This mosaic shows the location of the data acquired by VIR (visible and infrared spectrometer) during the HAMO (high-altitude mapping orbit) phase of the Dawn mission. VIR can image Vesta in a number of different wavelengths of light, ranging from the visible to the infrared part of the electromagnetic spectrum. This mosaic shows the images taken at a wavelength of 550 nanometers, which is in the visible part of the electromagnetic spectrum. During HAMO VIR obtained more than 4.6 million spectra of Vesta. It is clear from this image that the VIR observations are widely distributed across Vesta, which results in a global view of the spectral properties of Vesta’s surface.
This image shows Vesta’s southern hemisphere (lower part of the image) and equatorial regions (upper part of the image). NASA’s Dawn spacecraft obtained these VIR images with its visible and infrared spectrometer in September and October 2011. The distance to the surface of Vesta is around 700 kilometers (435 miles) and the average image resolution is 170 meters per pixel.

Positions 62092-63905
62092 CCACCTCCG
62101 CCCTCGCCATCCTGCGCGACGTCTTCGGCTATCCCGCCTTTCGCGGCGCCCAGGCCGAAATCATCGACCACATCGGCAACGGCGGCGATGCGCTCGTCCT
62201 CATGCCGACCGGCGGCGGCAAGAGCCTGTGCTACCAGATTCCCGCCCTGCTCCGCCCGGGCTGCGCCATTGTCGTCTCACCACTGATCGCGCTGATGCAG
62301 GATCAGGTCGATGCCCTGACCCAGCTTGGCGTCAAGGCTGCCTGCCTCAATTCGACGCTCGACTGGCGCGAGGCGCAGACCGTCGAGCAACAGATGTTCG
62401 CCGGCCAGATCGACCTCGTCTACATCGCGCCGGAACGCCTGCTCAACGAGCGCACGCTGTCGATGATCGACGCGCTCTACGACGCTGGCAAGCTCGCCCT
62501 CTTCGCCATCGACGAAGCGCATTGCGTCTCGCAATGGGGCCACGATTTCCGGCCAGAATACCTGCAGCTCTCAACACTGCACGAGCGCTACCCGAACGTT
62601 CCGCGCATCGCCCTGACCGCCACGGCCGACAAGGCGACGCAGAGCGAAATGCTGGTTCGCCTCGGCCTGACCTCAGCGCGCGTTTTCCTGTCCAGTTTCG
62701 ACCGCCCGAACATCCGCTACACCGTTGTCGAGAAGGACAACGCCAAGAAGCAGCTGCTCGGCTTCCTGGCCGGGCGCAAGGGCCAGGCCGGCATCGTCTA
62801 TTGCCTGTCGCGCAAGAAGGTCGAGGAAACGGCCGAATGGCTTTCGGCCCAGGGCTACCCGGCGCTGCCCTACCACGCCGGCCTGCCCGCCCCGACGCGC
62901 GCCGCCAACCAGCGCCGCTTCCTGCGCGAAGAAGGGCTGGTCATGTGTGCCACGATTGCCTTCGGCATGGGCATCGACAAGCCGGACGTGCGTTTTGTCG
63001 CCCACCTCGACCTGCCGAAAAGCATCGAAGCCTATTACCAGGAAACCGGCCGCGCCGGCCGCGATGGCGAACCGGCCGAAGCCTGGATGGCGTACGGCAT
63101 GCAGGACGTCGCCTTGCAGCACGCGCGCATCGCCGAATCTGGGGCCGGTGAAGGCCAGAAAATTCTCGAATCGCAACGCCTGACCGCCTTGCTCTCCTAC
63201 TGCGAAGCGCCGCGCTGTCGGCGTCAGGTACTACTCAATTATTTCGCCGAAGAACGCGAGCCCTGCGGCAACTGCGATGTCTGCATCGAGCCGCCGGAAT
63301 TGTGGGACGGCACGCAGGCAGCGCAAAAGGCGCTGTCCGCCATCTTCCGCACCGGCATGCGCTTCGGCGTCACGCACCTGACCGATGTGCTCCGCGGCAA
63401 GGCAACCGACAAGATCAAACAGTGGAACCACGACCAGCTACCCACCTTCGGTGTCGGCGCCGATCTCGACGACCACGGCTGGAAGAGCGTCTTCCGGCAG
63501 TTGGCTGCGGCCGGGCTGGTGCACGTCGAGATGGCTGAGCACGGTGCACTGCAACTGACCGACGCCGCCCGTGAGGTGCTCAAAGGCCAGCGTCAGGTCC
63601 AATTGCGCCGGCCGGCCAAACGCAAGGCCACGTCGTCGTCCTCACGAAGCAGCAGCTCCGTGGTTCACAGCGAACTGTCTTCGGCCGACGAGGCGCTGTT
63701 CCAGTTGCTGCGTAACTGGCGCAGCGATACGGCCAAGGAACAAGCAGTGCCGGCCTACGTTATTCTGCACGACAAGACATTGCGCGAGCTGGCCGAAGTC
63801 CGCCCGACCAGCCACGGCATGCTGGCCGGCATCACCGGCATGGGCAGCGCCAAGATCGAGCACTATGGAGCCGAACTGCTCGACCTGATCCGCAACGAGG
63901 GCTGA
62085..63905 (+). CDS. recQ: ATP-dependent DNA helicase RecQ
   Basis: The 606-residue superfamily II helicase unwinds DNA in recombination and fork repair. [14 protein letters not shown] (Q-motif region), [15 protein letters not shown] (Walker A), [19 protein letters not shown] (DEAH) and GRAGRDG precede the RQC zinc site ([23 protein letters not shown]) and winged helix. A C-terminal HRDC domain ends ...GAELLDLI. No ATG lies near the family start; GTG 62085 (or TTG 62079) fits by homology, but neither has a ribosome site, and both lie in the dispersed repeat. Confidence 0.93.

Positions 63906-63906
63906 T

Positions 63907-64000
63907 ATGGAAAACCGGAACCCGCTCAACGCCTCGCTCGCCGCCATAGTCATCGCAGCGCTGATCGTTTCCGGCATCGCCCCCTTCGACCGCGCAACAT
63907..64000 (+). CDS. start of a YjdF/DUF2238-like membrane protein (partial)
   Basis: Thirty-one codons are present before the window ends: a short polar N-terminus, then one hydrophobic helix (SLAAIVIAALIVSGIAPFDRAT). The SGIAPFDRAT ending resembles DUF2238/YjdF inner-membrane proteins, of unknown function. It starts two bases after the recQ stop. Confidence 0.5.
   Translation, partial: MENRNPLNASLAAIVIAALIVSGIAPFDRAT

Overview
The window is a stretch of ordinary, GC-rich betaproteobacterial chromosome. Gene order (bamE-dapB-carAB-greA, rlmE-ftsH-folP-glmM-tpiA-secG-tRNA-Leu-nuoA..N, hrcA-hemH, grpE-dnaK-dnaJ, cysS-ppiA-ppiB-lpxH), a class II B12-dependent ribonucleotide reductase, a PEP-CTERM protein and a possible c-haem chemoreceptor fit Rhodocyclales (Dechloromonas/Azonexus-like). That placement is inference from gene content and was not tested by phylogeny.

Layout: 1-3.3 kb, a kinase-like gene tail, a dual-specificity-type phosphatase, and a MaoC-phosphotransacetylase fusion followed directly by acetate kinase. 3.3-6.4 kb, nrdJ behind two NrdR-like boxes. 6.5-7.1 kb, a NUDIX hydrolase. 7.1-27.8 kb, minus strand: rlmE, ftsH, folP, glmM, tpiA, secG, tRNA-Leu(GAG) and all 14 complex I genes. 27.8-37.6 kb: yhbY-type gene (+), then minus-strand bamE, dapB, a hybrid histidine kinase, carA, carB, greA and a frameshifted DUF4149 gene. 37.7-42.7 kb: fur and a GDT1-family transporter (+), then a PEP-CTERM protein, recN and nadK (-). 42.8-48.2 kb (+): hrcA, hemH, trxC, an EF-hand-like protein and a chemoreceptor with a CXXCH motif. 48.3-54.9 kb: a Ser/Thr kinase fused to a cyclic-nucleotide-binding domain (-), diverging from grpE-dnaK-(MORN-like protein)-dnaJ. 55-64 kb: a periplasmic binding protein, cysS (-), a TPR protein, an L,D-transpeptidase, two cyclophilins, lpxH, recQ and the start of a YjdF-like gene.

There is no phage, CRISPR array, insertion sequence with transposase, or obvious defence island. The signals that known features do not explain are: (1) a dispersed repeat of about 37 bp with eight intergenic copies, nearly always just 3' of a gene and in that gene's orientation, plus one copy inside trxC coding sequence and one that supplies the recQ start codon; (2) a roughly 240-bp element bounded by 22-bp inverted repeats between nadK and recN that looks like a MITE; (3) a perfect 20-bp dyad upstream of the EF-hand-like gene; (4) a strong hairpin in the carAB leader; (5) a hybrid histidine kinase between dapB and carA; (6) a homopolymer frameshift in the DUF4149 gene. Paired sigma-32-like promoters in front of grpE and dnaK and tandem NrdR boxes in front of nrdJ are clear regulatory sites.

The Dawn mission to Vesta and Ceres is managed by NASA’s Jet Propulsion Laboratory, a division of the California Institute of Technology in Pasadena, for NASA’s Science Mission Directorate, Washington D.C. UCLA is responsible for overall Dawn mission science. The visible and infrared mapping spectrometer was provided by the Italian Space Agency and is managed by the Italy’s National Institute for Astrophysics, Rome, in collaboration with Selex Galileo, where it was built.
More information about Dawn is online at http://dawn.jpl.nasa.gov.
Image credit: NASA/JPL-Caltech/UCLA/ASI/INAF/IAPS